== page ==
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Fresh Produce

Southern Brazilian States To Implement Food Traceability

Fruits and vegetables from the Brazilian States of Paraná and Rio Grande do Sul will soon be part of the country's Food Traceability and Monitoring Program (Rama). The acceptance of the two states, which now join Santa Catarina, was announced by the Ministry of Agriculture, Livestock and Food Supply (Mapa) and the Brazilian Association of Supermarkets (Abras) earlier this week.

The partnership between the states, the government and supermarkets aims to broaden farmers' access to integrated agricultural production, reduce production costs, and promote healthier food supplies, free from elements that pose health risks.

The programme also gives supermarkets and consumers access to detailed information about a product's origin and health standards. The entire process, from production to packaging and logistics, will be available for online consultation. Suppliers and buyers will also be able to monitor pesticide residues, sustainability and social responsibility.

A pilot trial held by Santa Catarina state and 30 large supermarket chains - including Carrefour - has proven successful, according to the coordinator of Integrated Agricultural Production of the Department of Mobility and Cooperatives of Mapa, Helinton Rocha.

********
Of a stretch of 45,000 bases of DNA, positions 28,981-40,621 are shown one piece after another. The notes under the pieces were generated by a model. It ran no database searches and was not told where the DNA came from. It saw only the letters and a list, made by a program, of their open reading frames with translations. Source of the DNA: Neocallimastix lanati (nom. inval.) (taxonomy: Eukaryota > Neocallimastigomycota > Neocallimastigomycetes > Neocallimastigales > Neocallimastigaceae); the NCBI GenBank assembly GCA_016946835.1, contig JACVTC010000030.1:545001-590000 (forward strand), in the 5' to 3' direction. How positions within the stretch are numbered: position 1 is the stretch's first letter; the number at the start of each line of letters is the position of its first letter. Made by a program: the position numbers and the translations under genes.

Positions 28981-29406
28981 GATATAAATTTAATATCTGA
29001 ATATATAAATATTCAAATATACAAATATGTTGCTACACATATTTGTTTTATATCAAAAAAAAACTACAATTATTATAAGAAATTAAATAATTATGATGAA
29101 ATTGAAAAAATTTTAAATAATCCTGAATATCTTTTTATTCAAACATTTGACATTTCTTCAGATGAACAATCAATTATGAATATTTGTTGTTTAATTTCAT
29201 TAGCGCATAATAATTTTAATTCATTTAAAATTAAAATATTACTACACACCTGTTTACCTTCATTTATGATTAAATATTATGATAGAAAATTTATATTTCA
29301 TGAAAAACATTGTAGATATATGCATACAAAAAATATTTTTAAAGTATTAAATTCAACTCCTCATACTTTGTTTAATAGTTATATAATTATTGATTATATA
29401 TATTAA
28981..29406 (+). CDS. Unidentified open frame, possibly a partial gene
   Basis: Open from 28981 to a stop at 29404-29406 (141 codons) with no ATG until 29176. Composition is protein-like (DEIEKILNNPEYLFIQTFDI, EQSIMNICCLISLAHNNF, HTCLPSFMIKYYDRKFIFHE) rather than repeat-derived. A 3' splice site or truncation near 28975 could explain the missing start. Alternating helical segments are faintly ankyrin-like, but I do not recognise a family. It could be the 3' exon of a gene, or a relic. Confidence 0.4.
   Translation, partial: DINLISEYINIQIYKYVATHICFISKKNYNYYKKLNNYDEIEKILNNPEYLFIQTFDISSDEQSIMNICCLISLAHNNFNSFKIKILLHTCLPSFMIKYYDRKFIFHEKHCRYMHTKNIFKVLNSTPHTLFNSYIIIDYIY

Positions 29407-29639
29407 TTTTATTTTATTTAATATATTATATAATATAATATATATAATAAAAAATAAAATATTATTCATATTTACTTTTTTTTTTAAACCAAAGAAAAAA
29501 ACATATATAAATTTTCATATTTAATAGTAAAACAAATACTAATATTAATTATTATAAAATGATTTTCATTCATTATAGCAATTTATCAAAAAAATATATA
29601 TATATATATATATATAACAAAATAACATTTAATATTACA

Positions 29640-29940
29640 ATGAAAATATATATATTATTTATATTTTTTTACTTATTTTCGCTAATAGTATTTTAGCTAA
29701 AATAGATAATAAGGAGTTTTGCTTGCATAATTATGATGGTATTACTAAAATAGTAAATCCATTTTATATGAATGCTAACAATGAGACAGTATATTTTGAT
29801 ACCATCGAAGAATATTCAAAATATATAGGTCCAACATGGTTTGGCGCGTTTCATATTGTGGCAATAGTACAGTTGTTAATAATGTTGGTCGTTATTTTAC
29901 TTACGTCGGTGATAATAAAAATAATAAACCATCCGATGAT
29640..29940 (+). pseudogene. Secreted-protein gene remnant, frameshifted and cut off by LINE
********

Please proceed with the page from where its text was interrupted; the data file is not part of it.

Big supply centres of São Paulo (Ceagesp) and Minas Gerais (Ceasa Minas) should also stimulate their suppliers to produce safer and more traceable food, which is becoming increasingly important to consumers.

The next steps in implementing the programme are to finalise the terms and conditions and give farmers training on how to provide higher value-added products. Retailers should also receive training on how to sell safe food.

The changes in production and the protective measures, however, should not increase costs for consumers, Abras has guaranteed.

The Integrated Agricultural Production - PI Brasil, which supports the official seal 'Certified Brazil', is a system capable of producing food safe for consumption, with lower environmental impact, greater social responsibility and guaranteed traceability. In Europe, more than 90% of fruits and vegetables are produced in the integrated system.

The dates for the deployment of the initiative in both southern states have not yet been announced.

© 2017 European Supermarket Magazine – your source for the latest retail news. Article by Josiane Lang. Click subscribe to sign-up for ESM: The European Supermarket Magazine

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